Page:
Improvising Tomorrow's Bodies: The Politics of Transduction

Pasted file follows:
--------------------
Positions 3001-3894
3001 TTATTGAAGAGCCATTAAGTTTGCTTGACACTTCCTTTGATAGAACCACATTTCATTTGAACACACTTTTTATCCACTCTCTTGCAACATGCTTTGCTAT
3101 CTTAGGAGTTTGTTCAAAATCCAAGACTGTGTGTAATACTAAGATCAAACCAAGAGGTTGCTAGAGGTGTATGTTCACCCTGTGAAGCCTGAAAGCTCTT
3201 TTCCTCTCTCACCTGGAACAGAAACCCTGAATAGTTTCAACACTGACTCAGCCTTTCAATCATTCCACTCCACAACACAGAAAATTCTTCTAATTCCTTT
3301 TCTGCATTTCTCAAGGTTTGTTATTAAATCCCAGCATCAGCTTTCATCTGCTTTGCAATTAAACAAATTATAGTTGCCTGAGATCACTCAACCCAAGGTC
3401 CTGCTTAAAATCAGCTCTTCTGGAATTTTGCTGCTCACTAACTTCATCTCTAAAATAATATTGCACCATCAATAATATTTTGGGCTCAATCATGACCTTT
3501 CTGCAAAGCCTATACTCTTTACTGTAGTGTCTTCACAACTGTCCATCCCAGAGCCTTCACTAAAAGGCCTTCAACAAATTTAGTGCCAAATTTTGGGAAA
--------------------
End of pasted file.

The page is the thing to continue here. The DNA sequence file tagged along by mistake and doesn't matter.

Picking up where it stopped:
The computer has become an indispensable part of the cultural and social histories of the arts, in which improvisation has long served as a site for interdisciplinary exploration, exchanges of personal and cultural narratives, and the blurring of boundaries between art forms. The ever-expanding roles played by interactive digital systems in globalized cultural, social, and economic environments are now being complemented by a similarly wide-ranging re-conceptualization of how improvisation produces knowledge and meaning. Because both improvisation and computing serve as important sites for interdisciplinary exploration in the arts, humanities, and sciences, a twinned theorizing of improvisation and interactivity will help to illuminate the inevitable differences that fragment and rupture even the most fluid and flexible notions of sociality, agency, history, and power. Part memoir, part history and criticism, this essay explores, among other topics, the contention that political debates about the nature and function of music and bodies inevitably become embedded in the structure of software.